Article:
County of Marin - News Releases - Election Canvass

For Immediate Release
June 08, 2022

Official Election Canvass -- Counting Votes Takes Time

Counties have 28 days to make sure all votes are tallied

The following is a joint message from the registrars in 11 Bay Area counties, including Marin County.

After Election Day, it takes time for county elections officials to count all the votes and make sure that all the votes have been counted. Counties have 28 days to complete the official canvass of an election. There are many steps that must be completed, and in its essence, the purpose of the canvass accomplishes these critical tasks:

  • To ensure that every eligible ballot is counted
  • To ensure that voters only voted once
  • To ensure proper procedures were followed on Election Day
  • To ensure the vote tabulation system is properly counting ballots

Processing vote-by-mail (VBM) ballots takes quite a bit of time. Several steps occur, such as signature verification and preparing them for counting, along with strict chain of custody and ballot accounting procedures. Recent legislation allows for VBM ballots to be postmarked on or before Election Day and received within seven days of the election. All of that preparation and process takes time.

During the course of the canvass, voters are given credit (voting history) for having voted by mail or in person. As voters are given voting credit, the number of voters is reconciled to the number of ballots cast for each voting location. This is a critical step in ensuring that all ballots are accounted for from each voting location.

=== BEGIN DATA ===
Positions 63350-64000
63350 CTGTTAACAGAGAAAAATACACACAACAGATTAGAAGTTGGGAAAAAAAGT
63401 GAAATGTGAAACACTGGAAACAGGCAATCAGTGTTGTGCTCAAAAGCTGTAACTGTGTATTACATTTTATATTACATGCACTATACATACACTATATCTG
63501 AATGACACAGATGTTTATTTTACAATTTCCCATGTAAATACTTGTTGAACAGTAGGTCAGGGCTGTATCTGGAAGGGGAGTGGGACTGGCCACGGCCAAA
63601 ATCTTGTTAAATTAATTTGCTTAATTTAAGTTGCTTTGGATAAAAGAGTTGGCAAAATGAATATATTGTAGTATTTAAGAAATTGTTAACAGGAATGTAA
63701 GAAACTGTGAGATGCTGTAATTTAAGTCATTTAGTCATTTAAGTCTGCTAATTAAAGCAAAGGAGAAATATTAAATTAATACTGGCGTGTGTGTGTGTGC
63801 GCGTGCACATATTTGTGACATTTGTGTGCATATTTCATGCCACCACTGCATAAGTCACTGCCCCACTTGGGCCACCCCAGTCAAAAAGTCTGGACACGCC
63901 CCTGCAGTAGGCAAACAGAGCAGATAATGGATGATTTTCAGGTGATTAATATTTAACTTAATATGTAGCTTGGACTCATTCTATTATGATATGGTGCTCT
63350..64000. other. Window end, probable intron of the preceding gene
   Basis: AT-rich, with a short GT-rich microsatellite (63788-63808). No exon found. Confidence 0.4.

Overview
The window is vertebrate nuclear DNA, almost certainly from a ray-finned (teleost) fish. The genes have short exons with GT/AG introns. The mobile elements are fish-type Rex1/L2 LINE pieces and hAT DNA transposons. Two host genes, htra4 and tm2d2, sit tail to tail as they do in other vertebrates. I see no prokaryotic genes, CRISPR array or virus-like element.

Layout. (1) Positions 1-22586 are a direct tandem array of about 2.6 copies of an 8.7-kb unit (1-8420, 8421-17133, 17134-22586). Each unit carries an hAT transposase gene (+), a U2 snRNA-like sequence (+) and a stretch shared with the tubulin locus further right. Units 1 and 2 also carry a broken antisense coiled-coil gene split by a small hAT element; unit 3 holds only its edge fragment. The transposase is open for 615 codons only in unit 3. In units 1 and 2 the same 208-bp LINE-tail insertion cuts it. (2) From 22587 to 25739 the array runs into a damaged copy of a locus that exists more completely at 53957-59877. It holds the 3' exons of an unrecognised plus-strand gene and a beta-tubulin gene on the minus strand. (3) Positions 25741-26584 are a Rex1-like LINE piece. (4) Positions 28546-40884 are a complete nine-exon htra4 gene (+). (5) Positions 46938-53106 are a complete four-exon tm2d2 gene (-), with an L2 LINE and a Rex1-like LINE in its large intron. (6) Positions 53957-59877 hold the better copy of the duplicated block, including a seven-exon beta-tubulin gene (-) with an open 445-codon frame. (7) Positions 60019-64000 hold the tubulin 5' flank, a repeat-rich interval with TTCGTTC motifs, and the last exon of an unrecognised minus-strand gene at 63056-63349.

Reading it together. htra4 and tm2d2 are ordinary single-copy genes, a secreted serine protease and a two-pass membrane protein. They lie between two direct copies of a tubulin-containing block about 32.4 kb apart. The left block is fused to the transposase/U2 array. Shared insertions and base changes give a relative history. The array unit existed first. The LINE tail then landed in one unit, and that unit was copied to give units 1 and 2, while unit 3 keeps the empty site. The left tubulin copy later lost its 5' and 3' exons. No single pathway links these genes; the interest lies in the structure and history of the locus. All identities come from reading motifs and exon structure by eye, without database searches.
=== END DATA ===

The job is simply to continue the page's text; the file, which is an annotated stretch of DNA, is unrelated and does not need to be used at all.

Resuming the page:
In the rare instance that indicates a voter may have voted twice, it is investigated. In cases that truly indicate a voter may have tried to vote twice and with intent to defraud, they are reported to the local District Attorney’s Office and the Secretary of State Fraud Division for investigation and possible prosecution.

During the canvass, counties are required to perform audits of the ballot counting system, by performing what's called a One Percent Manual Tally. It involves randomly selecting 1% of the precincts of ballots cast in person, as well as VBM ballots, then performing a manual hand count of each set of ballots and comparing them to the machine count results.

“The official canvass is a long-standing, multi-step, and continually evaluated process that elections offices use to ensure all eligible ballots have been received and processed, that there is one vote per voter, and that all votes have been counted correctly,” said John Tuteur, Napa County Registrar of Voters.

As with all activities related to an election, the canvass activities are open to the public for observation.  Please contact your county elections office for more details on how to observe election activities. Information on this topic as well as direct links to local elections offices can be found on our website,, or its Facebook page.

A more detailed article and fact sheet on the canvass can be found on the coalition webpage, under “Just the Facts.”


Lynda Roberts
Registrar of Voters
Elections Department

Marin Civic Center Administration Building
3501 Civic Center Drive
Suite 121
San Rafael, CA 94903
(415) 473-6401
Email: Lynda Roberts
Elections website